Tobacco Products: Substances and products derived from NICOTIANA TABACUM.Tobacco, Smokeless: Powdered or cut pieces of leaves of NICOTIANA TABACUM which are inhaled through the nose, chewed, or stored in cheek pouches. It includes any product of tobacco that is not smoked.Tobacco: A plant genus of the family SOLANACEAE. Members contain NICOTINE and other biologically active chemicals; its dried leaves are used for SMOKING.Tobacco Industry: The aggregate business enterprise of agriculture, manufacture, and distribution related to tobacco and tobacco-derived products.Product Labeling: Use of written, printed, or graphic materials upon or accompanying a product or its container or wrapper. It includes purpose, effect, description, directions, hazards, warnings, and other relevant information.Product Packaging: Form in which product is processed or wrapped and labeled. PRODUCT LABELING is also available.Tobacco Use Disorder: Tobacco used to the detriment of a person's health or social functioning. Tobacco dependence is included.Marketing: Activity involved in transfer of goods from producer to consumer or in the exchange of services.Advertising as Topic: The act or practice of calling public attention to a product, service, need, etc., especially by paid announcements in newspapers, magazines, on radio, or on television. (Random House Unabridged Dictionary, 2d ed)Smoking: Inhaling and exhaling the smoke of burning TOBACCO.Commerce: The interchange of goods or commodities, especially on a large scale, between different countries or between populations within the same country. It includes trade (the buying, selling, or exchanging of commodities, whether wholesale or retail) and business (the purchase and sale of goods to make a profit). (From Random House Unabridged Dictionary, 2d ed, p411, p2005 & p283)Tobacco Use Cessation: Ending the TOBACCO habits of smoking, chewing, or snuff use.Government Regulation: Exercise of governmental authority to control conduct.Plants, Toxic: Plants or plant parts which are harmful to man or other animals.Nicotine: Nicotine is highly toxic alkaloid. It is the prototypical agonist at nicotinic cholinergic receptors where it dramatically stimulates neurons and ultimately blocks synaptic transmission. Nicotine is also important medically because of its presence in tobacco smoke.Taxes: Governmental levies on property, inheritance, gifts, etc.Tobacco Smoke Pollution: Contamination of the air by tobacco smoke.Smoking Cessation: Discontinuation of the habit of smoking, the inhaling and exhaling of tobacco smoke.Consumer Product SafetyHarm Reduction: The application of methods designed to reduce the risk of harm associated with certain behaviors without reduction in frequency of those behaviors. The risk-associated behaviors include ongoing and active addictive behaviors.Tobacco Use Cessation Products: Items used to aid in ending a TOBACCO habit.Nitrosamines: A class of compounds that contain a -NH2 and a -NO radical. Many members of this group have carcinogenic and mutagenic properties.Drug and Narcotic Control: Control of drug and narcotic use by international agreement, or by institutional systems for handling prescribed drugs. This includes regulations concerned with the manufacturing, dispensing, approval (DRUG APPROVAL), and marketing of drugs.Tobacco Mosaic Virus: The type species of TOBAMOVIRUS which causes mosaic disease of tobacco. Transmission occurs by mechanical inoculation.SmokeTars: Viscous materials composed of complex, high-molecular-weight compounds derived from the distillation of petroleum or the destructive distillation of wood or coal. (McGraw-Hill Dictionary of Scientific and Technical Terms, 4th ed)United StatesUnited States Food and Drug Administration: An agency of the PUBLIC HEALTH SERVICE concerned with the overall planning, promoting, and administering of programs pertaining to maintaining standards of quality of foods, drugs, therapeutic devices, etc.Areca: A plant genus of the family ARECACEAE. Members contain ARECOLINE and CATECHIN. The leaves and nuts have been used as masticatories, stimulants, and astringents in traditional medicine. The common name of betel is also used for PIPER BETLE. The common name of catechu is sometimes used for ACACIA CATECHU.IndiaPublic Policy: A course or method of action selected, usually by a government, from among alternatives to guide and determine present and future decisions.Health Policy: Decisions, usually developed by government policymakers, for determining present and future objectives pertaining to the health care system.Opium: The air-dried exudate from the unripe seed capsule of the opium poppy, Papaver somniferum, or its variant, P. album. It contains a number of alkaloids, but only a few - MORPHINE; CODEINE; and PAPAVERINE - have clinical significance. Opium has been used as an analgesic, antitussive, antidiarrheal, and antispasmodic.Health Promotion: Encouraging consumer behaviors most likely to optimize health potentials (physical and psychosocial) through health information, preventive programs, and access to medical care.Electronics: The study, control, and application of the conduction of ELECTRICITY through gases or vacuum, or through semiconducting or conducting materials. (McGraw-Hill Dictionary of Scientific and Technical Terms, 6th ed)Research: Critical and exhaustive investigation or experimentation, having for its aim the discovery of new facts and their correct interpretation, the revision of accepted conclusions, theories, or laws in the light of newly discovered facts, or the practical application of such new or revised conclusions, theories, or laws. (Webster, 3d ed)Tobacco Use: Use of TOBACCO (Nicotiana tabacum L) and TOBACCO PRODUCTS.Cotinine: The N-glucuronide conjugate of cotinine is a major urinary metabolite of NICOTINE. It thus serves as a biomarker of exposure to tobacco SMOKING. It has CNS stimulating properties.Menthol: An alcohol produced from mint oils or prepared synthetically.Health Knowledge, Attitudes, Practice: Knowledge, attitudes, and associated behaviors which pertain to health-related topics such as PATHOLOGIC PROCESSES or diseases, their prevention, and treatment. This term refers to non-health workers and health workers (HEALTH PERSONNEL).Carcinogens: Substances that increase the risk of NEOPLASMS in humans or animals. Both genotoxic chemicals, which affect DNA directly, and nongenotoxic chemicals, which induce neoplasms by other mechanism, are included.Students: Individuals enrolled in a school or formal educational program.Mass Media: Instruments or technological means of communication that reach large numbers of people with a common message: press, radio, television, etc.Pharmacies: Facilities for the preparation and dispensing of drugs.Poison Control Centers: Facilities which provide information concerning poisons and treatment of poisoning in emergencies.State Government: The level of governmental organization and function below that of the national or country-wide government.International Cooperation: The interaction of persons or groups of persons representing various nations in the pursuit of a common goal or interest.Consumer Satisfaction: Customer satisfaction or dissatisfaction with a benefit or service received.Cross-Sectional Studies: Studies in which the presence or absence of disease or other health-related variables are determined in each member of the study population or in a representative sample at one particular time. This contrasts with LONGITUDINAL STUDIES which are followed over a period of time.Inhalation Exposure: The exposure to potentially harmful chemical, physical, or biological agents by inhaling them.Attitude to Health: Public attitudes toward health, disease, and the medical care system.Prevalence: The total number of cases of a given disease in a specified population at a designated time. It is differentiated from INCIDENCE, which refers to the number of new cases in the population at a given time.World Health: The concept pertaining to the health status of inhabitants of the world.Behavior, Addictive: The observable, measurable, and often pathological activity of an organism that portrays its inability to overcome a habit resulting in an insatiable craving for a substance or for performing certain acts. The addictive behavior includes the emotional and physical overdependence on the object of habit in increasing amount or frequency.Nicotinic Agonists: Drugs that bind to and activate nicotinic cholinergic receptors (RECEPTORS, NICOTINIC). Nicotinic agonists act at postganglionic nicotinic receptors, at neuroeffector junctions in the peripheral nervous system, and at nicotinic receptors in the central nervous system. Agents that function as neuromuscular depolarizing blocking agents are included here because they activate nicotinic receptors, although they are used clinically to block nicotinic transmission.Health Education: Education that increases the awareness and favorably influences the attitudes and knowledge relating to the improvement of health on a personal or community basis.Public Health: Branch of medicine concerned with the prevention and control of disease and disability, and the promotion of physical and mental health of the population on the international, national, state, or municipal level.Industry: Any enterprise centered on the processing, assembly, production, or marketing of a line of products, services, commodities, or merchandise, in a particular field often named after its principal product. Examples include the automobile, fishing, music, publishing, insurance, and textile industries.Data Collection: Systematic gathering of data for a particular purpose from various sources, including questionnaires, interviews, observation, existing records, and electronic devices. The process is usually preliminary to statistical analysis of the data.Metals, Heavy: Metals with high specific gravity, typically larger than 5. They have complex spectra, form colored salts and double salts, have a low electrode potential, are mainly amphoteric, yield weak bases and weak acids, and are oxidizing or reducing agents (From Grant & Hackh's Chemical Dictionary, 5th ed)Questionnaires: Predetermined sets of questions used to collect data - clinical data, social status, occupational group, etc. The term is often applied to a self-completed survey instrument.Plants, Genetically Modified: PLANTS, or their progeny, whose GENOME has been altered by GENETIC ENGINEERING.Molecular Sequence Data: Descriptions of specific amino acid, carbohydrate, or nucleotide sequences which have appeared in the published literature and/or are deposited in and maintained by databanks such as GENBANK, European Molecular Biology Laboratory (EMBL), National Biomedical Research Foundation (NBRF), or other sequence repositories.Alkaloids: Organic nitrogenous bases. Many alkaloids of medical importance occur in the animal and vegetable kingdoms, and some have been synthesized. (Grant & Hackh's Chemical Dictionary, 5th ed)Lobbying: A process whereby representatives of a particular interest group attempt to influence governmental decision makers to accept the policy desires of the lobbying organization.Adolescent Behavior: Any observable response or action of an adolescent.Biological Products: Complex pharmaceutical substances, preparations, or matter derived from organisms usually obtained by biological methods or assay.Health Surveys: A systematic collection of factual data pertaining to health and disease in a human population within a given geographic area.Sex Factors: Maleness or femaleness as a constituent element or influence contributing to the production of a result. It may be applicable to the cause or effect of a circumstance. It is used with human or animal concepts but should be differentiated from SEX CHARACTERISTICS, anatomical or physiological manifestations of sex, and from SEX DISTRIBUTION, the number of males and females in given circumstances.MinnesotaUniversities: Educational institutions providing facilities for teaching and research and authorized to grant academic degrees.Focus Groups: A method of data collection and a QUALITATIVE RESEARCH tool in which a small group of individuals are brought together and allowed to interact in a discussion of their opinions about topics, issues, or questions.Risk Factors: An aspect of personal behavior or lifestyle, environmental exposure, or inborn or inherited characteristic, which, on the basis of epidemiologic evidence, is known to be associated with a health-related condition considered important to prevent.Base Sequence: The sequence of PURINES and PYRIMIDINES in nucleic acids and polynucleotides. It is also called nucleotide sequence.Poisoning: A condition or physical state produced by the ingestion, injection, inhalation of or exposure to a deleterious agent.CaliforniaSocioeconomic Factors: Social and economic factors that characterize the individual or group within the social structure.Logistic Models: Statistical models which describe the relationship between a qualitative dependent variable (that is, one which can take only certain discrete values, such as the presence or absence of a disease) and an independent variable. A common application is in epidemiology for estimating an individual's risk (probability of a disease) as a function of a given risk factor.Sex Distribution: The number of males and females in a given population. The distribution may refer to how many men or women or what proportion of either in the group. The population is usually patients with a specific disease but the concept is not restricted to humans and is not restricted to medicine.Amino Acid Sequence: The order of amino acids as they occur in a polypeptide chain. This is referred to as the primary structure of proteins. It is of fundamental importance in determining PROTEIN CONFORMATION.Public Relations: Relations of an individual, association, organization, hospital, or corporation with the publics which it must take into consideration in carrying out its functions. Publics may include consumers, patients, pressure groups, departments, etc.Population Surveillance: Ongoing scrutiny of a population (general population, study population, target population, etc.), generally using methods distinguished by their practicability, uniformity, and frequently their rapidity, rather than by complete accuracy.Age Factors: Age as a constituent element or influence contributing to the production of a result. It may be applicable to the cause or the effect of a circumstance. It is used with human or animal concepts but should be differentiated from AGING, a physiological process, and TIME FACTORS which refers only to the passage of time.Educational Status: Educational attainment or level of education of individuals.Receptors, Nicotinic: One of the two major classes of cholinergic receptors. Nicotinic receptors were originally distinguished by their preference for NICOTINE over MUSCARINE. They are generally divided into muscle-type and neuronal-type (previously ganglionic) based on pharmacology, and subunit composition of the receptors.Plant Leaves: Expanded structures, usually green, of vascular plants, characteristically consisting of a bladelike expansion attached to a stem, and functioning as the principal organ of photosynthesis and transpiration. (American Heritage Dictionary, 2d ed)Biological Markers: Measurable and quantifiable biological parameters (e.g., specific enzyme concentration, specific hormone concentration, specific gene phenotype distribution in a population, presence of biological substances) which serve as indices for health- and physiology-related assessments, such as disease risk, psychiatric disorders, environmental exposure and its effects, disease diagnosis, metabolic processes, substance abuse, pregnancy, cell line development, epidemiologic studies, etc.Lung Neoplasms: Tumors or cancer of the LUNG.Social Control Policies: Decisions for determining and guiding present and future objectives from among alternatives.Cloning, Molecular: The insertion of recombinant DNA molecules from prokaryotic and/or eukaryotic sources into a replicating vehicle, such as a plasmid or virus vector, and the introduction of the resultant hybrid molecules into recipient cells without altering the viability of those cells.Risk Assessment: The qualitative or quantitative estimation of the likelihood of adverse effects that may result from exposure to specified health hazards or from the absence of beneficial influences. (Last, Dictionary of Epidemiology, 1988)Propaganda: The deliberate attempt to influence attitudes and beliefs for furthering one's cause or damaging an opponent's cause.Dairy Products: Raw and processed or manufactured milk and milk-derived products. These are usually from cows (bovine) but are also from goats, sheep, reindeer, and water buffalo.Plant Diseases: Diseases of plants.Gene Expression Regulation, Plant: Any of the processes by which nuclear, cytoplasmic, or intercellular factors influence the differential control of gene action in plants.Consumer Advocacy: The promotion and support of consumers' rights and interests.Escherichia coli: A species of gram-negative, facultatively anaerobic, rod-shaped bacteria (GRAM-NEGATIVE FACULTATIVELY ANAEROBIC RODS) commonly found in the lower part of the intestine of warm-blooded animals. It is usually nonpathogenic, but some strains are known to produce DIARRHEA and pyogenic infections. Pathogenic strains (virotypes) are classified by their specific pathogenic mechanisms such as toxins (ENTEROTOXIGENIC ESCHERICHIA COLI), etc.Mutation: Any detectable and heritable change in the genetic material that causes a change in the GENOTYPE and which is transmitted to daughter cells and to succeeding generations.Protoplasts: The protoplasm and plasma membrane of plant, fungal, bacterial or archaeon cells without the CELL WALL.Sequence Homology, Amino Acid: The degree of similarity between sequences of amino acids. This information is useful for the analyzing genetic relatedness of proteins and species.Kinetics: The rate dynamics in chemical or physical systems.Persuasive Communication: A mode of communication concerned with inducing or urging the adoption of certain beliefs, theories, or lines of action by others.Glycosylation End Products, Advanced: Products derived from the nonenzymatic reaction of GLUCOSE and PROTEINS in vivo that exhibit a yellow-brown pigmentation and an ability to participate in protein-protein cross-linking. These substances are involved in biological processes relating to protein turnover and it is believed that their excessive accumulation contributes to the chronic complications of DIABETES MELLITUS.RNA, Messenger: RNA sequences that serve as templates for protein synthesis. Bacterial mRNAs are generally primary transcripts in that they do not require post-transcriptional processing. Eukaryotic mRNA is synthesized in the nucleus and must be exported to the cytoplasm for translation. Most eukaryotic mRNAs have a sequence of polyadenylic acid at the 3' end, referred to as the poly(A) tail. The function of this tail is not known for certain, but it may play a role in the export of mature mRNA from the nucleus as well as in helping stabilize some mRNA molecules by retarding their degradation in the cytoplasm.Polymerase Chain Reaction: In vitro method for producing large amounts of specific DNA or RNA fragments of defined length and sequence from small amounts of short oligonucleotide flanking sequences (primers). The essential steps include thermal denaturation of the double-stranded target molecules, annealing of the primers to their complementary sequences, and extension of the annealed primers by enzymatic synthesis with DNA polymerase. The reaction is efficient, specific, and extremely sensitive. Uses for the reaction include disease diagnosis, detection of difficult-to-isolate pathogens, mutation analysis, genetic testing, DNA sequencing, and analyzing evolutionary relationships.Plant Viruses: Viruses parasitic on plants higher than bacteria.Chromatography, High Pressure Liquid: Liquid chromatographic techniques which feature high inlet pressures, high sensitivity, and high speed.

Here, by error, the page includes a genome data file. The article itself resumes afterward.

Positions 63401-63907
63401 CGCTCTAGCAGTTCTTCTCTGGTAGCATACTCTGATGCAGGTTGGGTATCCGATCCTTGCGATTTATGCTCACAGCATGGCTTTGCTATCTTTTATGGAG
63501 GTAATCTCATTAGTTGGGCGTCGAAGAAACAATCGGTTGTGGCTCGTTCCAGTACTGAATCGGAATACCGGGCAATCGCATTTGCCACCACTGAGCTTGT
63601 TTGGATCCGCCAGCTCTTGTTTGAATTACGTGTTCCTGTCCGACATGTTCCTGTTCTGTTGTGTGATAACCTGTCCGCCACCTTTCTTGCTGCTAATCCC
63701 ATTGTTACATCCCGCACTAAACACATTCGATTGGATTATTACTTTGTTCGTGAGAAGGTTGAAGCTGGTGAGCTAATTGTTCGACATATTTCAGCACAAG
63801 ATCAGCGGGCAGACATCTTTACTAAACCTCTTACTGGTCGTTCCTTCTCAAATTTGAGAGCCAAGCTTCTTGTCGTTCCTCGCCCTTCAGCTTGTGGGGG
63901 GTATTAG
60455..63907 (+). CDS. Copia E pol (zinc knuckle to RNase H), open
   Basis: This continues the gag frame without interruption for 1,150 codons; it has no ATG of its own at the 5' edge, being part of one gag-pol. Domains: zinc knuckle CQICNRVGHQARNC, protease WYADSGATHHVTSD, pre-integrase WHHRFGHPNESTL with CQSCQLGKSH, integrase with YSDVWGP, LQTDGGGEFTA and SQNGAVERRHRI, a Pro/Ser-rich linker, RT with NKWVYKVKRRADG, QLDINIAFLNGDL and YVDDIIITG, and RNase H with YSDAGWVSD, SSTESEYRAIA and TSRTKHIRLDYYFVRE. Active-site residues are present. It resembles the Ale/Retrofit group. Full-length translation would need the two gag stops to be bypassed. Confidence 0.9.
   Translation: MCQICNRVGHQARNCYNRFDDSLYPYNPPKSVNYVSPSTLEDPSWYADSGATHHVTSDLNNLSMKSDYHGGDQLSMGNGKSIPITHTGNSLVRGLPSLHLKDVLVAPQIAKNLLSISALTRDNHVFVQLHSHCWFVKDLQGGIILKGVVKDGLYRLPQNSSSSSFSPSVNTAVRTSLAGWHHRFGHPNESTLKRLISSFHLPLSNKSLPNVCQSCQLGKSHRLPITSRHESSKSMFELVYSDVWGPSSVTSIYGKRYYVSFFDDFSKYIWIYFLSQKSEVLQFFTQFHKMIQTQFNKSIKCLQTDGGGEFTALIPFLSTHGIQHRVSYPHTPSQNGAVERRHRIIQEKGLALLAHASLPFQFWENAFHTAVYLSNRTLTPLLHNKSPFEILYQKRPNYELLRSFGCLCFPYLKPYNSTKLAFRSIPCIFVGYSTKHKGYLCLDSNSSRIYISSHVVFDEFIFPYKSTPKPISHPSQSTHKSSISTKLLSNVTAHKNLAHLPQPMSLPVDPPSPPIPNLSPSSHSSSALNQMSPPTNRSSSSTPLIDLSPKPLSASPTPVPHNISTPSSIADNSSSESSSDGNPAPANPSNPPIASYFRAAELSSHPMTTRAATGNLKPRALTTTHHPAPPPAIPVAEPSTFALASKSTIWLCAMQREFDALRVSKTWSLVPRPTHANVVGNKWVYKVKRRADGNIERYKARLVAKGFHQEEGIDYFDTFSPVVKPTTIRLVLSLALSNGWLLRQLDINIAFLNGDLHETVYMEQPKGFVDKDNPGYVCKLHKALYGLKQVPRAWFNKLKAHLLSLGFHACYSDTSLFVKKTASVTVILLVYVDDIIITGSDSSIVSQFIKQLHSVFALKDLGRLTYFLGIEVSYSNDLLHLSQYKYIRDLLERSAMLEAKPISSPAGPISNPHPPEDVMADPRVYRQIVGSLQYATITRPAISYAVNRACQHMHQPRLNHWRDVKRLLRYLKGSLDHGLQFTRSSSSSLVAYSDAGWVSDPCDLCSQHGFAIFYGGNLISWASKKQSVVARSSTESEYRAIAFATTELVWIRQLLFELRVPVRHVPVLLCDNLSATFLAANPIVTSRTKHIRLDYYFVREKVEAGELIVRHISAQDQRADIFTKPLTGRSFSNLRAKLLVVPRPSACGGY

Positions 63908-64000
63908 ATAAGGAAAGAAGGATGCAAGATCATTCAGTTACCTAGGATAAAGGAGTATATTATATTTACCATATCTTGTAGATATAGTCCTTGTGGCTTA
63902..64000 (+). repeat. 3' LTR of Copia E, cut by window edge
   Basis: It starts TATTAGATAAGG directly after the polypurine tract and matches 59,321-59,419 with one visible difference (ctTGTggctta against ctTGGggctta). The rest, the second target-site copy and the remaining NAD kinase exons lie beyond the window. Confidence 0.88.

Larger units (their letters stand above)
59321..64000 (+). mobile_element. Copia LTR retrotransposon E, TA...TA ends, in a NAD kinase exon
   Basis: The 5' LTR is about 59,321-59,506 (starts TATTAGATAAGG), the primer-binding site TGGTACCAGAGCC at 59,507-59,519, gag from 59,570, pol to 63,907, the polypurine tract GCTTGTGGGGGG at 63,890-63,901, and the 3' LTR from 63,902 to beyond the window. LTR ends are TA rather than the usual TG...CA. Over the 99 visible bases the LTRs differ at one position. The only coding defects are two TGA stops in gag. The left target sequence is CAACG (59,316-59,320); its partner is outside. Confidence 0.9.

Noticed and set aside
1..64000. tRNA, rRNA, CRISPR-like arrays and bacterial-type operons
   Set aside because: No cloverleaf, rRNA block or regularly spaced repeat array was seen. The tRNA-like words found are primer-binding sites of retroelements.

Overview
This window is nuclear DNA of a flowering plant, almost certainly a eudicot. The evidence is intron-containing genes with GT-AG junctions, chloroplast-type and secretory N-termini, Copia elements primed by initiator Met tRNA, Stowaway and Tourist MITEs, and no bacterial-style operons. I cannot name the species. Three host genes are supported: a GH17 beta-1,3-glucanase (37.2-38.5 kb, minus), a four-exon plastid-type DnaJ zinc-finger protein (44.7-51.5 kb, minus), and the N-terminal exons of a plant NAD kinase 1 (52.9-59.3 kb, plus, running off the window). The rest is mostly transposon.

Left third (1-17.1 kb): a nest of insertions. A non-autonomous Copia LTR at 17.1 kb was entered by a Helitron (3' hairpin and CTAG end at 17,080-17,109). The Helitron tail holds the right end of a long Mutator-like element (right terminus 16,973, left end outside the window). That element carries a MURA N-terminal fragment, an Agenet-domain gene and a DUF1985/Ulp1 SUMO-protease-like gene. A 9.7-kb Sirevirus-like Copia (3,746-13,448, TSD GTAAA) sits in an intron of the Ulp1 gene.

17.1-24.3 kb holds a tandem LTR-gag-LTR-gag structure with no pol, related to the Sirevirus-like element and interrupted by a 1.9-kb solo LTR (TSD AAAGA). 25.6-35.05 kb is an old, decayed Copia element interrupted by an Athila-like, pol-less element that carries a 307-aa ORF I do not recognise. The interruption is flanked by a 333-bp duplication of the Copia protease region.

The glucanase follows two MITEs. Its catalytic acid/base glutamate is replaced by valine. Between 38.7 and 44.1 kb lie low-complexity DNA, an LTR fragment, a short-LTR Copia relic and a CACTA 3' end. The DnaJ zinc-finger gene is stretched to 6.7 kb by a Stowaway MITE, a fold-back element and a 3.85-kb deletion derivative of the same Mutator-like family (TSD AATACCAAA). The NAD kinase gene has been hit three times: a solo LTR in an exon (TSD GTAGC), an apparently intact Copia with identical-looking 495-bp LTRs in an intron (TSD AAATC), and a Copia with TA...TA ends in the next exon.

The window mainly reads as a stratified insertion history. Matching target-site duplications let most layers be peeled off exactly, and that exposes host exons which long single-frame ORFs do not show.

• The secondary aims are to determine the effects of the products on biomarkers of exposure and toxicity. (clinicaltrials.gov)